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A Look Into the Producer's Price Index

A Look Into the Producer's Price Index
You may have heard of the Producer’s Price Index (PPI) as it relates to manufacturing capacity and efficiency. The index’s moves in recent moves warrant a further examination of key drivers and consequences on the overall economy.

 

Producer price indices in manufacturing measure the rate of change in prices of products sold as they leave the producer. They exclude any taxes, transport, and trade margins that the purchaser may have to pay. PPIs provide measures of average movements of prices received by the producers of various commodities. They are often seen as advanced indicators of price changes throughout the economy, including changes in the prices of consumer goods and services.1

 

Manufacturing covers the production of semi-processed goods and other intermediate goods as well as final products such as consumer goods and capital equipment. A variety of price indices may be used to measure inflation in an economy. These include consumer price indices (CPI), price indices relating to specific goods and/or services, GDP deflators, and producer price indices (PPI). This indicator is presented for the total market and domestic market and is measured in terms of the annual growth rate and in the index.

 

Most Recent Changes in PPI

The latest readings from the PPI show an American economy that is overheated, with wholesale prices rising 10.8% in May, which is a near-record annual pace. Excluding food, energy, and trade, the so-called core PPI rose 6.8% on a year-over-year basis in May, matching April’s gain. The two PPI measures remained near their historic highs — 11.5% for the headline, and 7.1% for core, both hit in March.2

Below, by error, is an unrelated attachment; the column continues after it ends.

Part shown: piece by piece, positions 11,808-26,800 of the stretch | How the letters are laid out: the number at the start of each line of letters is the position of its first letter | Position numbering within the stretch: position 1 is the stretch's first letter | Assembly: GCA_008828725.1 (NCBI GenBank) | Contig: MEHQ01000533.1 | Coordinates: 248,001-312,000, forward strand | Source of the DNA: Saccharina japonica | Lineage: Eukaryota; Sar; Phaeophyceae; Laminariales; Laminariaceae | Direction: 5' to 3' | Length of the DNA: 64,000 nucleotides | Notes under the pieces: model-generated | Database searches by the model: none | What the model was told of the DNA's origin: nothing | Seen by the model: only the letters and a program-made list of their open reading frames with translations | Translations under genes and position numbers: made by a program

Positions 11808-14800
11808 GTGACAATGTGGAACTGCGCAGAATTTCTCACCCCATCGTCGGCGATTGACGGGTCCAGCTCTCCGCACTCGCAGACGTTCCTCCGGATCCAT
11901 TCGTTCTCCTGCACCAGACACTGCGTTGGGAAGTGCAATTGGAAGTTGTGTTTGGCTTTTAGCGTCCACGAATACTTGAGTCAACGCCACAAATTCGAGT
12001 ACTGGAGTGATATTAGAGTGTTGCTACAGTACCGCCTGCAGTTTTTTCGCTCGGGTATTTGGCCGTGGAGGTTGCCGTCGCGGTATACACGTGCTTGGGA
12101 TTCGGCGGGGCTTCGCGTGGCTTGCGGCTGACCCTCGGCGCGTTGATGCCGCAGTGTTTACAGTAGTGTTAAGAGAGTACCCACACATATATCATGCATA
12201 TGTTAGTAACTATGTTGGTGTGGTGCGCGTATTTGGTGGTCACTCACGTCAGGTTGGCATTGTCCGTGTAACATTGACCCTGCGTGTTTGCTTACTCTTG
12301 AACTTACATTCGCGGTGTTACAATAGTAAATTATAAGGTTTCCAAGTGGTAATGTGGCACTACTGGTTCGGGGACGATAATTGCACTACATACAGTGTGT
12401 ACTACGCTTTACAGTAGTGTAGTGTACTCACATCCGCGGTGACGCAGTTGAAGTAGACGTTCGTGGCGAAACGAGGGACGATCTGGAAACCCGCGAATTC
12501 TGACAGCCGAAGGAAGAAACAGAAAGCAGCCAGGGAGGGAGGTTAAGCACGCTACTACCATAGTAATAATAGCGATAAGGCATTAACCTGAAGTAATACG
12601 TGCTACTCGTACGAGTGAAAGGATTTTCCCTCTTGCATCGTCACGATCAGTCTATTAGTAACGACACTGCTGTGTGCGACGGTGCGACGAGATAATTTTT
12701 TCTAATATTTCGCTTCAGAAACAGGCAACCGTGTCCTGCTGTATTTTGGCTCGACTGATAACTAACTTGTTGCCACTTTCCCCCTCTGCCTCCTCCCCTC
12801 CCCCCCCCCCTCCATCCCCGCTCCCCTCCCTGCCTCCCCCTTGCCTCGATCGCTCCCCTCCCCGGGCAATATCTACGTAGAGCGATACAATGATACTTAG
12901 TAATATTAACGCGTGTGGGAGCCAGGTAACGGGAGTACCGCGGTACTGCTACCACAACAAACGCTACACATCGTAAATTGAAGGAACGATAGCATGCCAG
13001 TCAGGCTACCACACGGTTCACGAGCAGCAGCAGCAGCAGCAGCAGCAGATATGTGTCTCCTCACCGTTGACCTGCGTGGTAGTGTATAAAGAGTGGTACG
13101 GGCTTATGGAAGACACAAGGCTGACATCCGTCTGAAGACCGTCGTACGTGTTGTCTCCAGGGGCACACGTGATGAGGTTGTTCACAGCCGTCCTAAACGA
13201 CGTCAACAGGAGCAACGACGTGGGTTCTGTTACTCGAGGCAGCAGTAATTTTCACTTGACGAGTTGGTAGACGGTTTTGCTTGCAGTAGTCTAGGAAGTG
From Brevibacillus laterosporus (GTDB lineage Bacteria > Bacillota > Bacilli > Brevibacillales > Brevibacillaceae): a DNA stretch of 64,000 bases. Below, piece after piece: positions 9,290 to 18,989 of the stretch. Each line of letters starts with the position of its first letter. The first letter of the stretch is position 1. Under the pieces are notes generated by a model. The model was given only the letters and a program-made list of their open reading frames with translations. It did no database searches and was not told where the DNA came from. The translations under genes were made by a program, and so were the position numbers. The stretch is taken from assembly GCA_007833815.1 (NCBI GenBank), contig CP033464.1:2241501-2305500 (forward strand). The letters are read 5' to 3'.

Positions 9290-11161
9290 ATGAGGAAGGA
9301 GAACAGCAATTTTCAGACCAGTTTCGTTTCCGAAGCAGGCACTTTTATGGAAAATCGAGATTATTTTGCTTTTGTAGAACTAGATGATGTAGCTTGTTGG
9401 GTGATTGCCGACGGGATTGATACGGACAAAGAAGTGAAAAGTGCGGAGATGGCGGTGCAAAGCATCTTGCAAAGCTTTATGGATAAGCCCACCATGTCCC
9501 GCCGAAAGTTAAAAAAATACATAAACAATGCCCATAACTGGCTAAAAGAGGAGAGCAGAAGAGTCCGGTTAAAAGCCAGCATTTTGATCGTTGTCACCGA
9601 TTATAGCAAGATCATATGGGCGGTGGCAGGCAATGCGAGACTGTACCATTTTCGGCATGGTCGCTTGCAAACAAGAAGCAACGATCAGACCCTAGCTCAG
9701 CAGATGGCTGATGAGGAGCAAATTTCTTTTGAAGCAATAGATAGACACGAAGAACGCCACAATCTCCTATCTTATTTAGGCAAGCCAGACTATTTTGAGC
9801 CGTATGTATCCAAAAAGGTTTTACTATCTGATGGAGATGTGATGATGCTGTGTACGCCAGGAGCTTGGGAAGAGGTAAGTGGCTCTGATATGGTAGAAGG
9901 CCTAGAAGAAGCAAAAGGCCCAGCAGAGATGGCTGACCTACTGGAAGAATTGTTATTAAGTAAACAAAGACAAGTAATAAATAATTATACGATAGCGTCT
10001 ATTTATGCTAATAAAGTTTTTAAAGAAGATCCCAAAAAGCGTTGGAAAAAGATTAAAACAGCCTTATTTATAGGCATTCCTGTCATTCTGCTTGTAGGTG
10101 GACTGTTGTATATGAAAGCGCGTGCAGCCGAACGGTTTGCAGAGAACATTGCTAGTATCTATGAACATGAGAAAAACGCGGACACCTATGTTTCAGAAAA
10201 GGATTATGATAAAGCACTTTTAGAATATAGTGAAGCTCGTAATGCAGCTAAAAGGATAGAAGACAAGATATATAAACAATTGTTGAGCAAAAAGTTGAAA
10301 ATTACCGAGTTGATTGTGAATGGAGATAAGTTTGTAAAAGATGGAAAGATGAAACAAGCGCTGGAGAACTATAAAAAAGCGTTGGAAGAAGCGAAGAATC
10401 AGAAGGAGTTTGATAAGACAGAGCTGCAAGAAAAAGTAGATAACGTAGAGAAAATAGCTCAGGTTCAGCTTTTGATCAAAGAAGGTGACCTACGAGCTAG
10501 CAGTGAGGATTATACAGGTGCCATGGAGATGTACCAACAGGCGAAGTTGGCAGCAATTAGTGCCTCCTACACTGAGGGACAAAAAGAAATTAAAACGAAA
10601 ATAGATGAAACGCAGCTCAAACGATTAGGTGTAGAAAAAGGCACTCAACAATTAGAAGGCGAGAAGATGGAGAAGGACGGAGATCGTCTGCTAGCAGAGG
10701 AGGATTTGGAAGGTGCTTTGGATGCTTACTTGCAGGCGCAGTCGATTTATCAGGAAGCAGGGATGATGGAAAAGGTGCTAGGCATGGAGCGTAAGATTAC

The data is significant in that prices at the wholesale level feed through to consumer prices, which are running at their highest levels since December 1981. The consumer price index increased 8.6% annually in May, defying hopes that inflation had peaked in the spring.

 

 

Similarly, around the world, major economies have seen producer prices increase dramatically compared to the baseline year 2015.

 

 

Why PPI Matters

The PPI measures inflation (or, much less commonly, deflation) from the perspective of the product manufacturer or service supplier. The price trends for producers and consumers are unlikely to diverge for long since producer prices heavily influence those charged to consumers and vice versa. In the short term, inflation at the wholesale and retail levels may differ as a result of distribution costs, as well as government taxes and subsidies.

The BLS produces more than 10,000 products and industry price indexes each month it then uses to calculate the PPI. They're published with and without seasonal adjustments and are divided into three categories: industry-level classification, commodity classification, and first demand-intermediate demand. The following list provides additional detail on key comparisons and statistics.